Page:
Cons: not hard SF
Earth spent years forcing thousands of people to emigrate to other inhabitable worlds as the population grew out of control. Jamie Allenby was living on Soltaire, at the edge of inhabited space, when the plague came through. The survival rate of zero point zero zero zero one percent haunts her as she makes her way to the space port in hopes of finding other survivors. As others emerge, they head towards Earth, unsure of what they’re looking for or how life will carry on.
I found Jamie an interesting character. In many ways she reminded me of Millicent, the protagonist in Mishell Baker’s Borderline. She’s not particularly likeable, but because you’re seeing her thoughts and feelings (and occasional flashbacks), you understand why she’s making the decisions she is, and why she has trouble letting people get close. Jamie slowly comes to understand what she’s looking for, but I suspect some readers will find her constant questioning herself and where she’s going with her life frustrating. I felt this frustration myself a time or two towards the end of the book, especially when she’s trying to get others to join their group despite making it clear that she thinks people should do what they want and joining the group isn’t what those people want to do.
Most of the supporting characters are conflicted too, not sure what this new world holds, whether it’s better to return to the old way of doing things or hope for something new. Rena annoyed me, but I think she was supposed to. I appreciated the author including an autistic young man in with the main group of survivors.
I liked that different views of how the world should continue were offered by different groups. It didn’t surprise me that societal classes would survive the apocalypse. One of the groups they encountered did surprise me though, with their adherence to an even older age.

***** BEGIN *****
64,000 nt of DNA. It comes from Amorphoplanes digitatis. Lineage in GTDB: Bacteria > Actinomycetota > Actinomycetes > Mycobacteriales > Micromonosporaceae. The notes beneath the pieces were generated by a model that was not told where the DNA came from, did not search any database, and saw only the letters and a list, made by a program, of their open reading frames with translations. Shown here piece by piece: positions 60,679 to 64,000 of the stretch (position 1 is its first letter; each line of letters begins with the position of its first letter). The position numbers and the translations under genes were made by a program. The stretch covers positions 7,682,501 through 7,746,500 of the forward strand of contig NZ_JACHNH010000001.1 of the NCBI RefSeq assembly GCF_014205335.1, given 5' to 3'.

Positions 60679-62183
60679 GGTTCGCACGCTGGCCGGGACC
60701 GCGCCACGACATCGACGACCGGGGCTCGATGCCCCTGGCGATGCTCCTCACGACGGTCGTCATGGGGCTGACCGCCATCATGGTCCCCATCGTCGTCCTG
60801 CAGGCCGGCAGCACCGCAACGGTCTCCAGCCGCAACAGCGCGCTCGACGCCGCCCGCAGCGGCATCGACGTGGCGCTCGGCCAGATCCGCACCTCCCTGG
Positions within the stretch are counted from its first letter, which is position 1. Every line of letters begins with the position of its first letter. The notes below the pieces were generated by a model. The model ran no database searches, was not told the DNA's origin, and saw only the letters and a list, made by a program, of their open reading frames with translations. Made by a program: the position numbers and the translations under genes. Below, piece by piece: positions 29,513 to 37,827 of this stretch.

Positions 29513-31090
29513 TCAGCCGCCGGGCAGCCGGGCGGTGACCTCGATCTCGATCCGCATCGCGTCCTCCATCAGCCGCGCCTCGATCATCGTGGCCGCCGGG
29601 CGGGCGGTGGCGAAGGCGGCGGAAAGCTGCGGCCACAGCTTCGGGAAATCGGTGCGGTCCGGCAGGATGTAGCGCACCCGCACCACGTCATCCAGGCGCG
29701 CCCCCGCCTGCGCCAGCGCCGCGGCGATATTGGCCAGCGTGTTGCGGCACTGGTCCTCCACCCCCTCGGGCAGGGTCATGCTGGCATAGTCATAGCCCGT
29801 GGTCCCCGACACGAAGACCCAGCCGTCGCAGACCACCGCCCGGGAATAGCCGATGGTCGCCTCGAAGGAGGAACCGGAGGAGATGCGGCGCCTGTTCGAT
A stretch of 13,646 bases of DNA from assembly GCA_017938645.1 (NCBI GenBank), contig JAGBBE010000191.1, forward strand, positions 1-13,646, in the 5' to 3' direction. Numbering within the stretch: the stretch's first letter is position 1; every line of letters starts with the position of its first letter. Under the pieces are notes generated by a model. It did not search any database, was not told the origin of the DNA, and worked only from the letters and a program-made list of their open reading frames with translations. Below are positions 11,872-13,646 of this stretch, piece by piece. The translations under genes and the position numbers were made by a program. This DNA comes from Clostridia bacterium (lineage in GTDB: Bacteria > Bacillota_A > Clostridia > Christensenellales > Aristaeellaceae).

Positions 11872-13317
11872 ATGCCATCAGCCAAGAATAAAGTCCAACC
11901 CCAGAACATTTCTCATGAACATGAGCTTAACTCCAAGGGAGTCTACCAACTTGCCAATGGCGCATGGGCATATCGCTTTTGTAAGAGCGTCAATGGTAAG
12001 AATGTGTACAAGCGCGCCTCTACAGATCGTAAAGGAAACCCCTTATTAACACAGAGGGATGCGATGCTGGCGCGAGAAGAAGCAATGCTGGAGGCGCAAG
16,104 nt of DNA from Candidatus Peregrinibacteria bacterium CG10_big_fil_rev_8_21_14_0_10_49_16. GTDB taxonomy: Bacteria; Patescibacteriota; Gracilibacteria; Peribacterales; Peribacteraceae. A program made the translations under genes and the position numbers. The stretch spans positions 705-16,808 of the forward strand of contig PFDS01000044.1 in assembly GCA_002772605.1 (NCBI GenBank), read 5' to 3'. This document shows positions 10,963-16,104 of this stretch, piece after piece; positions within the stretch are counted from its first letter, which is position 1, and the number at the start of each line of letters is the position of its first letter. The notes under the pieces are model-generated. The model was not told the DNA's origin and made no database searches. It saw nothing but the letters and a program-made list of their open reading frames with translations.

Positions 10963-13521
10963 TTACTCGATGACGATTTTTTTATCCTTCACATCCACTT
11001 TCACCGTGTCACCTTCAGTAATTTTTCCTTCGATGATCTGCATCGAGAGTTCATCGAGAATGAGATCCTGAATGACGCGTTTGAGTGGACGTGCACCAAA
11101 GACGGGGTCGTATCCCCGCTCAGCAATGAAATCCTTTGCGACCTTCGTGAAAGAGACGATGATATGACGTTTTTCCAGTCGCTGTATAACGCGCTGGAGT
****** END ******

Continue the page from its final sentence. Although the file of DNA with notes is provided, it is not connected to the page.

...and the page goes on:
Some sections of the book are designed to get you to think deeply about life: what it means, where humanity is headed, etc. This was undercut by Jamie’s constant waffling though, never sure of what she wanted and feeling at one with the universe for a moment and then doubting the emotion the next.
The world-building was pretty good. Callan’s history especially grounded the world for me, in all its cruelty.
This isn’t hard SF. While there are lags for communication transmissions, there’s no time dilation affecting space travel and it only takes a day or two to get between worlds, with no explanation of how the ship is navigating the distances so quickly. Because Jamie was constantly questioning her decisions, it made me wonder how things would have changed for her if moving from one planet to the next meant years or decades would have passed for those she left behind, so that there was no going back, no reconciliation. How would things have changed for her if these decisions were permanent once she left? Would she have been happier? Would she have stayed on Earth? On Alegria? Would she have found the personal space she needed some other way? Or would she still have ended up on Soltaire, conflicted about the decisions she’d made with her life?
It was an interesting debut. It posed some good questions and while it wasn’t perfect, it kept me turning pages.